After a brief cinematic foray into space exploration and the potential horrors glimpsed in 1910, it appears that the filmmakers moved onto other topics of interest, but that is unverifiable because the majority of early films have been lost or have decayed beyond restoration. To examine how the genre developed and evolved would require referencing back into the literary output. H.P. Lovecraft’s The Color of Outer Space (1927) followed later by writers Edgar Rice Burroughs and Ray Bradbury with stories like The Martian Chronicles (1950) for example added breath and depth to the genre.

As the 1950s began, so too did the interest in science and space, in a post-World War environment that had been rocked by the development and use of atomic warfare. The Cold War was warming up and the spirit of competition in all arenas became of importance to the USSR and US. It should come as no surprise that cinema, established as a influencing media conduit to society, perpetuated the tension and fears of the decade as mentioned at the beginning of this section. The decade provided space horror in the guise of alien invasions, either out in the open as in War of the Worlds or more covert and sinister, as in Invasion of the Body Snatchers and The Blog. While small town America was being inundated with little green men, interest in what life was like on other planets were being conceptualized, such as Altair IV in Forbidden Planet (1956) and Metaluna in This Island Earth (1955), but were minimal in comparison to the multitude of invasions that ravaged Earth.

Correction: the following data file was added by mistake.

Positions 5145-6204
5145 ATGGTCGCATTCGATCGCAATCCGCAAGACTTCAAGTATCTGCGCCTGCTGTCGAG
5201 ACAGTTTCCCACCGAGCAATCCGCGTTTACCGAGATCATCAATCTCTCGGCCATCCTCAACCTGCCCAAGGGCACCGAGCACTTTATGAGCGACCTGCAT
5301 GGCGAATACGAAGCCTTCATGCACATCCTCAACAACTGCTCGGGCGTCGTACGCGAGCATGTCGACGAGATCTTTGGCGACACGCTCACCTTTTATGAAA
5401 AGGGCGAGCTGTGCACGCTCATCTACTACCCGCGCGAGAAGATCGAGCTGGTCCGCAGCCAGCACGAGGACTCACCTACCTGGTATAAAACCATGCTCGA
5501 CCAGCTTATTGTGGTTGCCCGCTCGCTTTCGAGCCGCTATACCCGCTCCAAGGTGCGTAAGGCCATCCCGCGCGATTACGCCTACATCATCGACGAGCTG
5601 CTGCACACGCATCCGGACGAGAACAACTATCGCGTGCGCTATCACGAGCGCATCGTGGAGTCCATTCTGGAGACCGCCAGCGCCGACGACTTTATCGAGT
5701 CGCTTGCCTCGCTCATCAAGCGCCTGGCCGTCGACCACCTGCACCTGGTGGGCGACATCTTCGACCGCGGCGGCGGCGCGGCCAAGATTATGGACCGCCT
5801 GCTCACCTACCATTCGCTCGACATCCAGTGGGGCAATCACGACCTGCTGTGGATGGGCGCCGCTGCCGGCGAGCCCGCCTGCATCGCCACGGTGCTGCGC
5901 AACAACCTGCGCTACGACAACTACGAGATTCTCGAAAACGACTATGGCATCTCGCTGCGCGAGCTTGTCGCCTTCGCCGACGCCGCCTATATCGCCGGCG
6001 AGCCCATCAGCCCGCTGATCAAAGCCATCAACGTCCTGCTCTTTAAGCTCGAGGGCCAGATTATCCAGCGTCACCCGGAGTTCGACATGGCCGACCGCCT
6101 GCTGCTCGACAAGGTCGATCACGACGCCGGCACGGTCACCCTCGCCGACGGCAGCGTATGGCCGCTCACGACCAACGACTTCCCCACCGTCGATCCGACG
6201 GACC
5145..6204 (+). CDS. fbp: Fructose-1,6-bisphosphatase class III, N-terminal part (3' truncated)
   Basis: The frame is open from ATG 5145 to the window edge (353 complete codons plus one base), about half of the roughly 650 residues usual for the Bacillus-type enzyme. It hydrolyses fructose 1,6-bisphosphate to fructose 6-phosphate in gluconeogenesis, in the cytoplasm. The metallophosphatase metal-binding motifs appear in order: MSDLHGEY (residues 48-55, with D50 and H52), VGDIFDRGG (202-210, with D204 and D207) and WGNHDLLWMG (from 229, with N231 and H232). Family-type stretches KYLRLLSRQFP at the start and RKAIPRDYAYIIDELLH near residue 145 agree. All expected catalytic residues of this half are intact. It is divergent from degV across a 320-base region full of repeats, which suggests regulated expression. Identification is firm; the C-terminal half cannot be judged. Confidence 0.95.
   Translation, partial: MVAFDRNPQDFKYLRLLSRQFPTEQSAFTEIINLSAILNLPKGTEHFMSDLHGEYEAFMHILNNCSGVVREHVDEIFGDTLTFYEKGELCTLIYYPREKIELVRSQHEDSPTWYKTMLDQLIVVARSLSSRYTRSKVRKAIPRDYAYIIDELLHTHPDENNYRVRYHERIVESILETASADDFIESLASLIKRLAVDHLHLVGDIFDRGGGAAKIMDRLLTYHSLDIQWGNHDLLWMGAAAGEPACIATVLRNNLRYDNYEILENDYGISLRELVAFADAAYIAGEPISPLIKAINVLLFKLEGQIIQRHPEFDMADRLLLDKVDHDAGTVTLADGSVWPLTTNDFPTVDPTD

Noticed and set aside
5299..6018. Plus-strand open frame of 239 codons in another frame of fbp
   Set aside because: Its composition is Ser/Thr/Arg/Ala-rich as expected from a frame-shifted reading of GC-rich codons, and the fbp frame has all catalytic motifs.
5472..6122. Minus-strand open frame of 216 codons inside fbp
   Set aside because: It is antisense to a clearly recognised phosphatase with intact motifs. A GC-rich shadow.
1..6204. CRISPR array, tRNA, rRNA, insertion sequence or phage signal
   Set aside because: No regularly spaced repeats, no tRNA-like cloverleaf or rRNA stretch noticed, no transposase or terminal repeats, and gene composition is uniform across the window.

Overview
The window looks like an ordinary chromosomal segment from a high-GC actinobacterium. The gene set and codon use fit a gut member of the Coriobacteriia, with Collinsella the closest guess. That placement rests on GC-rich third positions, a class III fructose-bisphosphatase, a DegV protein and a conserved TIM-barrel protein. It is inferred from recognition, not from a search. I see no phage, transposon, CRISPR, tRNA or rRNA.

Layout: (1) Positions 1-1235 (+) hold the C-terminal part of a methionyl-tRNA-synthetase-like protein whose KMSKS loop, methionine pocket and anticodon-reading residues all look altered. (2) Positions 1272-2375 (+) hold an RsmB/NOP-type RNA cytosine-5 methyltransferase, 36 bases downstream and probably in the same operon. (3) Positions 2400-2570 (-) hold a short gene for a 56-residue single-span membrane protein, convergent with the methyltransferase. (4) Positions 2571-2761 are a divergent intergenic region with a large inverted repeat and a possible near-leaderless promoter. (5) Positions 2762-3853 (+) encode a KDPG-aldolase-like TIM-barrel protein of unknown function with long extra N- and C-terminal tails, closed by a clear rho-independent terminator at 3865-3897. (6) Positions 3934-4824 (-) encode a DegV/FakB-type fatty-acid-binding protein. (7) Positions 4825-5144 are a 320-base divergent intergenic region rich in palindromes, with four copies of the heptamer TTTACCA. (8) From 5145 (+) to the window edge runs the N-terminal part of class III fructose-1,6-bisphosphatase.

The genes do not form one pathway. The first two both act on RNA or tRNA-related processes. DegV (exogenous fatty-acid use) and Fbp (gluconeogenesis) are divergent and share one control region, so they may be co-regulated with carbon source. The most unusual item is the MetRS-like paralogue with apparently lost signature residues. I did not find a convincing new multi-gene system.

The 1950s were the heyday of the invasion films, but interest waned in the 1960s for spies and cowboys and to the crime/vengeance and slasher films of the 1970s. However, the space in ‘space horror’ would be resoundingly added into the term with Ridley Scott’s 1979 Alien, which follows the story of the Nostromo crew as they explore the mysterious abandoned ship on LV-426 and encounter a new and hostile alien species. The idea of being in space, far from home with limited precious resources (eg. oxygen) struck fear into the crew and the audience. Scott’s film was one of the first movies to successfully combine science fiction and horror in an interstellar setting and spawned several inferior imitations in the 1980s.